Global Trends of the 2010s #6: Hot Religion and the March of Abraham
Published on: January 18, 2010
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  • Well, your translation of Abraham is good enough for folk music, so I won’t quibble with the way you use it. But you’re not exactly right, and since you are a careful scholar, I thought you’d like to know.

    Before G-d added the “h” to the name, it was Avram. And that literally means “high” or “exalted” father. It’s a term common among Ugaritic kinds, and some scholars think that’s where it came from. The addition of the “h”, the “h” standing for “hamone”, makes the name mean “father of multitudes.” That makes sense, of course, with the promise G-d makes at the covenant between the parts. The root for nation “goy” or the root for people “am” is not involved in the name Abraham.

  • Sir,

    I believe, you have mistaken power for size, a common error in historical accounts (cf. Delbruck, etc).

    Religious groups generally diminish in relative size. Israel is perhaps the only exception, though temporary.

    Many nationalist groups embrace religion as a convenient ideology (right-wing Israelis and Gazans are some examples). That does not make them religious in any meaningful sense because their beliefs change with the political situation.

    But modern weapons made religious groups much more powerful. Access to firearms and explosives substitutes for low quantity of adherents.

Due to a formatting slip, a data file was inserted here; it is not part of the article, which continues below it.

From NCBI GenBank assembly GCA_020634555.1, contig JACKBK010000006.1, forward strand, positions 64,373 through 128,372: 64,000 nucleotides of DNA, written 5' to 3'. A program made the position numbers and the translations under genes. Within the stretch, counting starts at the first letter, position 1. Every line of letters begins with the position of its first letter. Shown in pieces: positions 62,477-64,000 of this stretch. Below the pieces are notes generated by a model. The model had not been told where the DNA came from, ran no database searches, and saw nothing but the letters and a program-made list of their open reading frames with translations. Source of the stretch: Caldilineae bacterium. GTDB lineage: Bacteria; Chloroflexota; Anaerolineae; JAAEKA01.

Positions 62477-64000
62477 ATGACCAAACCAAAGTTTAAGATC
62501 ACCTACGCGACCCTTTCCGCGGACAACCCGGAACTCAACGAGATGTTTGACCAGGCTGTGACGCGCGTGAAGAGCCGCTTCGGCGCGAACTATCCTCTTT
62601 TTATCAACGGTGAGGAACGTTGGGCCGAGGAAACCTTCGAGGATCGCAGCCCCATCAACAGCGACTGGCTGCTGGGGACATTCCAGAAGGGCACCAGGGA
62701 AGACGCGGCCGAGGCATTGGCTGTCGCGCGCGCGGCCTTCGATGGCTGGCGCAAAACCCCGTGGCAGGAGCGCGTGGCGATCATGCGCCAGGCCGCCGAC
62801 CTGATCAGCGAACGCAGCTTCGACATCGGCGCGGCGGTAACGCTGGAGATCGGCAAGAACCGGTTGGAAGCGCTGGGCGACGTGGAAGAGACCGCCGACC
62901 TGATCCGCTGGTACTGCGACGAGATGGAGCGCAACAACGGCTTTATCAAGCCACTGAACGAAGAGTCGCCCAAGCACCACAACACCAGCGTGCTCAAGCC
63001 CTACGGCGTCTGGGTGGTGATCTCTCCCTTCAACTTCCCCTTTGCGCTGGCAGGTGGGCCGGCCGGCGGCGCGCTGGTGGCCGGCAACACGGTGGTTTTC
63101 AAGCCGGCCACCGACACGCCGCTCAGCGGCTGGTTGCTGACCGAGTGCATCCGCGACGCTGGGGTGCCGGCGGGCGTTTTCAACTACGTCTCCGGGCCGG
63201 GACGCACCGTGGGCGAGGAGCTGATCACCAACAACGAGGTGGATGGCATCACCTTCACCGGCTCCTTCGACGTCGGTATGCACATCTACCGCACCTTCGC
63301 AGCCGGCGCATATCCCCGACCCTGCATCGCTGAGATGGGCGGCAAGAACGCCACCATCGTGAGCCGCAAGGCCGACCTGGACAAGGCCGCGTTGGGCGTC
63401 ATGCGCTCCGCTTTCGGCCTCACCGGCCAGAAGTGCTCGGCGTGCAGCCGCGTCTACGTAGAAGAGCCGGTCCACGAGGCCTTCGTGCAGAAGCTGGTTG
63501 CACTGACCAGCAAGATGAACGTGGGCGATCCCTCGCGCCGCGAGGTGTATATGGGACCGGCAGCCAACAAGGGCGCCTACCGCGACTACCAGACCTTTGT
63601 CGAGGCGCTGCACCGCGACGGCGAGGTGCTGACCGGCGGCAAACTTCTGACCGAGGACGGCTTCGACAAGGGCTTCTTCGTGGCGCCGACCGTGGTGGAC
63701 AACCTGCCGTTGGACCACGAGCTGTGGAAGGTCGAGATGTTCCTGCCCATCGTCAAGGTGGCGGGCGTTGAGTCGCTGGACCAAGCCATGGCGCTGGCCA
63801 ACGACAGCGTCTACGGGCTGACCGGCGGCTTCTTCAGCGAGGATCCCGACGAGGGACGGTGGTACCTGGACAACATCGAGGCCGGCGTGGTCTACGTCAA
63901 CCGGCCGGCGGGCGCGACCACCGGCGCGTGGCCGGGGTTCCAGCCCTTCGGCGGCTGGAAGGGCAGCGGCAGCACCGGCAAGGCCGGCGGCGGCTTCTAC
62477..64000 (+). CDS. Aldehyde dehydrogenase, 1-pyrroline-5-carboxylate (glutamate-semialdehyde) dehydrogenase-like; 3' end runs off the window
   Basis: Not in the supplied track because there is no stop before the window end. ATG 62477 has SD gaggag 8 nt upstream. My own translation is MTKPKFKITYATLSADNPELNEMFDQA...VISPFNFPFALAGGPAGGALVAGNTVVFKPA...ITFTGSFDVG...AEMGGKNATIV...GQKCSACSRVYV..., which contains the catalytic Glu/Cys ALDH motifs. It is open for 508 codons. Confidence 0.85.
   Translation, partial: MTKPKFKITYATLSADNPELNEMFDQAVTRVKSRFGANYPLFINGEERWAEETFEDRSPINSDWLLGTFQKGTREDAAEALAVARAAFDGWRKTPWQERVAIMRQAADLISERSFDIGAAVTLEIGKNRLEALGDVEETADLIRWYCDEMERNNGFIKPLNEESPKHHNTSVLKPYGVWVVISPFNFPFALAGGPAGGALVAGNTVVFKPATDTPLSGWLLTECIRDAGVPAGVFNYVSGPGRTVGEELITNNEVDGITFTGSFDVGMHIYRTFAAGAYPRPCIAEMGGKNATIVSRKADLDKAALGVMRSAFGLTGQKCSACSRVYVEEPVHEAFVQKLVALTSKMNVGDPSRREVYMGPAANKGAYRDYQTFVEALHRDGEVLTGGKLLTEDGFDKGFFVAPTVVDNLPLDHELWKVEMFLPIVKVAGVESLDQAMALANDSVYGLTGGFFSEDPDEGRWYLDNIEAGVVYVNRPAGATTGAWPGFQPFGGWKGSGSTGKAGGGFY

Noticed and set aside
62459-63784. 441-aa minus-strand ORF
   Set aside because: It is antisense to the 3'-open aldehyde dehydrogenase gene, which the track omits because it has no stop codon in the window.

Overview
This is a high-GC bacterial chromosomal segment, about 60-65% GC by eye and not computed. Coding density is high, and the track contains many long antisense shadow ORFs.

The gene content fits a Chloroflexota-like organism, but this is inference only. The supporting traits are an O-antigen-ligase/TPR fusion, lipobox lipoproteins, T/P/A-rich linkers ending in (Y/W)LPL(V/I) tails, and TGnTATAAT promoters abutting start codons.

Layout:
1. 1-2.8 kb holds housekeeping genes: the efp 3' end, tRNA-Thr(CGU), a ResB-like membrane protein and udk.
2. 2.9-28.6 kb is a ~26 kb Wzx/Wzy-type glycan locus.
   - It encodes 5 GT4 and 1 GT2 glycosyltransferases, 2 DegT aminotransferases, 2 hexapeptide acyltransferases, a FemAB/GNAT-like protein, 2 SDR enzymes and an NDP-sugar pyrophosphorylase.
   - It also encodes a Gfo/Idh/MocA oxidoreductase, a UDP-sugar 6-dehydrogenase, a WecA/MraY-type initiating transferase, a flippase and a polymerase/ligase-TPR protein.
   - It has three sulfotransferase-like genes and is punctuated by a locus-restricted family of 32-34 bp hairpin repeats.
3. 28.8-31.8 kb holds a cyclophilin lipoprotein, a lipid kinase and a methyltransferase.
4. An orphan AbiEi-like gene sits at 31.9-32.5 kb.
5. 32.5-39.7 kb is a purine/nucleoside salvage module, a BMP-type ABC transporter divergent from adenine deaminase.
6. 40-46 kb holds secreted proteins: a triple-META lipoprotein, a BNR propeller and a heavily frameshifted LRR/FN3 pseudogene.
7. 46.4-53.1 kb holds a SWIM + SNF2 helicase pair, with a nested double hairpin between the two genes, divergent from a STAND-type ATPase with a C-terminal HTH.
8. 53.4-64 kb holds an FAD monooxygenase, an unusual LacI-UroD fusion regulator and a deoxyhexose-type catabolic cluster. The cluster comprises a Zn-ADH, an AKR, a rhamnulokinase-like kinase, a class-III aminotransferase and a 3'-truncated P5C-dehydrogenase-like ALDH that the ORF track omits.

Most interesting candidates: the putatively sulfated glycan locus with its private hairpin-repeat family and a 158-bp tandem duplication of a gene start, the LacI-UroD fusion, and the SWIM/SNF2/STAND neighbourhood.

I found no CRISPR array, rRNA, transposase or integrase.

The perception of growing religious violence stem from the death toll, which is a function of explosives rather than believers.

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  • Pete Peterson

    Adam Garfinkle’s commented that the addition of the “h” to Avram’s name changed it from “exalted father” to “fahter of multitudes” is interesting. Also of interest is that from a Christian perspective, the “h” is representative of the Spirit of G-d, so the name change is also indicates that Avram had become Spiri-filled. This also happened to Sarai, whose name was changed, by adding the “h” to Sarah. The name changes have both secular and sacred meanings.

  • All well and in the case. Well written, thank you.

  • DVrjZ4 Very true! Makes a change to see semoone spell it out like that. ๐Ÿ™‚

  • Abdulrahman

    The first picture, this is not Islam as its prohibited as mentioned in our Holy quran “Do not you play yourself into destruction” in a general translation.

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